Schematron (as well as assertions in W3C XML Schema 1.1) is a technology that offers similar services; however, there is a fundamental difference: Schematron act outside content models whereas ASL defines them. Schematron will report constraints violations after grammar-based validation. A tool such as an editor will propose to the user to insert a <free-item> whereas Schematron will reject it after the insertion ! ASL will introduce it in the content model only when the conditions are fulfilled, and the editor won't propose it to the user if it doesn't have to.

The reader is encouraged to experiment himself dynamic content models by referring to the RefleX web site: for example how an algorithmic rule can act on a content model and other various use cases that are available in RefleX.

Semantic, or enhancing the meaning of data types

DTLL, a language for the creation of data type libraries, provides a rather good support for data types. But neither DTLL nor W3C XML Schema nor XML technologies in general offer means to design semantic data types. The semantic of a data type is related to its level of abstractions: Murata defines the following 4 models with different levels of abstractions (we add a 5th at the bottom):

  • Model 4: semantic view: 68° Fahrenheit

  • Model 3: data type view: #xs:decimal temp=68

  • Model 2: XML view:

    jpg image ../../../vol1/graphics/Poulard01/Poulard01-002.jpg
  • Model 1: string view: <?xml version="1.0"?><weather-report temp="68" unit="°F">

  • Model 0: byte view: 3C 3F 78 6D 6C 20 76 65 72 73 69 6F 6E 3D 22 31 2E 30 22 3F 3E 3C 77 65 61 74 68 65 72 2D 72 65 70 6F 72 74 20 74 65 6D 70 3D 22 36 38 22 20 75 6E 69 74 3D 22 B0 46 22 3E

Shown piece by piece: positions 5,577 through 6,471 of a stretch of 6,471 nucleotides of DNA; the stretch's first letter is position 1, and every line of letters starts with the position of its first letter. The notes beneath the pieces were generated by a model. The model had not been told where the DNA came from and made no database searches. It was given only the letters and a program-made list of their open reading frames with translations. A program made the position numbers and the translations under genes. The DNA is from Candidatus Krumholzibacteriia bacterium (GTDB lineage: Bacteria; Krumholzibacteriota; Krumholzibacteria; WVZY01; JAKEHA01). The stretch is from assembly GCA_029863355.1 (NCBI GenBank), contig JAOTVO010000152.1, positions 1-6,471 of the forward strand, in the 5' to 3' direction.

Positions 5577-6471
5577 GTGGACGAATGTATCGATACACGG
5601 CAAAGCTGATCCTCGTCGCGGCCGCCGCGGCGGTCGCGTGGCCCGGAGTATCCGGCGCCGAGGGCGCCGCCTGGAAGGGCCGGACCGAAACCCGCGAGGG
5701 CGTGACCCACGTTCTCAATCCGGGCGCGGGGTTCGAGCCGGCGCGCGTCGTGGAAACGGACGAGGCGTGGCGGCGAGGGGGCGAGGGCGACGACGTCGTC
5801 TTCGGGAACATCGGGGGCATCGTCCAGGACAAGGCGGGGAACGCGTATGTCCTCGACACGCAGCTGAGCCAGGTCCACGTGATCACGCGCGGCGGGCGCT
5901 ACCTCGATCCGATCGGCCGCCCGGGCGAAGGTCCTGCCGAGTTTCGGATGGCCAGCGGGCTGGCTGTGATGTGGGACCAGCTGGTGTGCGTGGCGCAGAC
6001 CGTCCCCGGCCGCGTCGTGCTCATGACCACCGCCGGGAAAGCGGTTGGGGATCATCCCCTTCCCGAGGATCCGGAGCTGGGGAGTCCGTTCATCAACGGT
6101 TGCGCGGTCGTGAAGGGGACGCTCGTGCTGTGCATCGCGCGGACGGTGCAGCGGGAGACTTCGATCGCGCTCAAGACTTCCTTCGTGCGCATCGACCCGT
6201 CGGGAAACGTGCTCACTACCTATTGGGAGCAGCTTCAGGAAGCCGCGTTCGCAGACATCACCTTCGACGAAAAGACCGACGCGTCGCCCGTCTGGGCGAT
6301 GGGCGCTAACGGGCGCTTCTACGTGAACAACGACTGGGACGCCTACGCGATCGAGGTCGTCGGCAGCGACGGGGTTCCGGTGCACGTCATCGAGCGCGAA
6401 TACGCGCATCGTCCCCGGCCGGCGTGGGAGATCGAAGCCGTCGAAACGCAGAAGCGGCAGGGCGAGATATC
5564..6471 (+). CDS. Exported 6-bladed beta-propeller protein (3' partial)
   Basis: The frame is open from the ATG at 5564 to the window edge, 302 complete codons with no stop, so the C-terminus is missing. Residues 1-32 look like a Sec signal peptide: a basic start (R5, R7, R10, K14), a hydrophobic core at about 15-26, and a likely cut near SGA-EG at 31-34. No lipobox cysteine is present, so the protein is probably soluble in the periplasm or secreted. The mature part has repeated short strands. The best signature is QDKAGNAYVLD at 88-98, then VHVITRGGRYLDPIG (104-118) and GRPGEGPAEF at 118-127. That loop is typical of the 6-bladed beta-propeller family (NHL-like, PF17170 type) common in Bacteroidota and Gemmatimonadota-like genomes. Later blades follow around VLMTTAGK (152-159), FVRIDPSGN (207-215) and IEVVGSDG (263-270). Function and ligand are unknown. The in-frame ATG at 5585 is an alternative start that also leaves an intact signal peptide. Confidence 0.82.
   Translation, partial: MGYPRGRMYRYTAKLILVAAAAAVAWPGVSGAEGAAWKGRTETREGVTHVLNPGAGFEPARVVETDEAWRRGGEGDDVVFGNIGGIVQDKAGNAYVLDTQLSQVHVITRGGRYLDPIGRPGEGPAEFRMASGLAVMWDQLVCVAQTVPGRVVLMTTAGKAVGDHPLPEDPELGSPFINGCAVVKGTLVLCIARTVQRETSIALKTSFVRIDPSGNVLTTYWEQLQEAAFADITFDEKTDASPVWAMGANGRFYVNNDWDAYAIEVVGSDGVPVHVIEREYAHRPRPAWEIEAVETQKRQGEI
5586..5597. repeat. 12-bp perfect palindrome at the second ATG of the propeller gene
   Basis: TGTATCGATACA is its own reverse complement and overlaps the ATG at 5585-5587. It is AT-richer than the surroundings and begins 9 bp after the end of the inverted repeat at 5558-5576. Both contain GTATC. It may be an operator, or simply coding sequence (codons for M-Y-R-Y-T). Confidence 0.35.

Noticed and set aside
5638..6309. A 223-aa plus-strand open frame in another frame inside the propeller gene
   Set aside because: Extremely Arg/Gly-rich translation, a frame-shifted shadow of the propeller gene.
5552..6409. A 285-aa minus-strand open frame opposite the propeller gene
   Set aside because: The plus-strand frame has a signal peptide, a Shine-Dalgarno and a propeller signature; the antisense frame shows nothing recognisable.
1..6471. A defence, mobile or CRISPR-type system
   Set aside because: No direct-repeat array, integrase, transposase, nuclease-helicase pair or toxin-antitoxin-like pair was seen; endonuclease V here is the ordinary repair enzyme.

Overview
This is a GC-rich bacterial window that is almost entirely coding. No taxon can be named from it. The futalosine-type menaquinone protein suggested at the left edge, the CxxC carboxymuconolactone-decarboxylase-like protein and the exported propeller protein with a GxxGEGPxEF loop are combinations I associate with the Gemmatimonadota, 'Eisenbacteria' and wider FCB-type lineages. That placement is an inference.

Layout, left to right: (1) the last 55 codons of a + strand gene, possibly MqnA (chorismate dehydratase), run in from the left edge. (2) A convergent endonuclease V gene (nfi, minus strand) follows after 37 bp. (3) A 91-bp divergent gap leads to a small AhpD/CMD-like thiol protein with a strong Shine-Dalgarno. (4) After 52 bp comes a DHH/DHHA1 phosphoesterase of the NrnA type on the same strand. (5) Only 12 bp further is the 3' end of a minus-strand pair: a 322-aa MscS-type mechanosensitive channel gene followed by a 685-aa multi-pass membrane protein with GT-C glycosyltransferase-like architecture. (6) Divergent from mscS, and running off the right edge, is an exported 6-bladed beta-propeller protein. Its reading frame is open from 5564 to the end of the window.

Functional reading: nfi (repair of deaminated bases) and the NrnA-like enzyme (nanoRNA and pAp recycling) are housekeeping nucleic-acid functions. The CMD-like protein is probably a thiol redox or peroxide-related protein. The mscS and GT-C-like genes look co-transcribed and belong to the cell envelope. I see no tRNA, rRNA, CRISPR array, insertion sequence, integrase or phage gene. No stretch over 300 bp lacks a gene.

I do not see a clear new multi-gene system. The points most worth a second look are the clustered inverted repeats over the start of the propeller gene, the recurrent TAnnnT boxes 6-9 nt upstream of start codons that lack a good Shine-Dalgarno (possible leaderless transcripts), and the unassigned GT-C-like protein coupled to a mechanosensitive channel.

The Model 4 is of course the closest to the concerns of a human being. It is available for systems like Active Tags that can express reliationships between datas.

Unfortunately, XML technologies stop at Model 3, got thanks to a schema; what's happenned if we have to sort the following weather report by temperature ?

<weather-report>
    <city name="Paris"  temp="19" unit="°C"/>
    <city name="Rome"   temp="22" unit="°C"/>
    <city name="Berlin" temp="32" unit="°F"/><!-- 32°F = 0°C -->
    <city name="Madrid" temp="23" unit="°C"/>
    <city name="London" temp="68" unit="°F"/><!-- 68°F = 20°C -->
</weather-report>

In Java, a simple class with a compator interface would convert the temperature units properly. With XML technologies you won't be able to get the right result; an inadmissible fact face to other technologies that are able to address this issue. Actually, although there are classes of applications where XML is unmarshalled to objects of another language that takes the relay to address this issue, other classes of applications that relies on the XML data model (XDM) such as XSLT and XQuery can't go without such data types[2]. The environment where typed datas are exposed in surface has to play a fundamental role: if OO languages are able to process them, native XML languages (XSLT, XQuery, Active Tags) should support them as well.

The Active Schema Language supplies means to define data types. As expected after validation, an active sheet will be able to process the actual typed datas. With the help of XCL, we are able to augment the amount of informations of an XML document the way we like:

<asl:active-schema
    xmlns:xcl="http://ns.inria.org/active-tags/xcl"
    xmlns:asl="http://ns.inria.org/active-schema"
    xmlns:xs="http://www.w3.org/2001/XMLSchema-datatypes"
    target=""
>

  <!--the root element of a weather report-->
  <asl:element name="weather-report" root="always">
    <asl:sequence>
      <asl:element
          ref-elem="city"
          min-occurs="1"
          max-occurs="unbounded"/>
    </asl:sequence>
  </asl:element>

  <!--a <city> contains only attributes-->
  <asl:element name="city">
    <asl:attribute name="name" ref-type="xs:string"/>
    <!--the @temp attribute refers to our custom type-->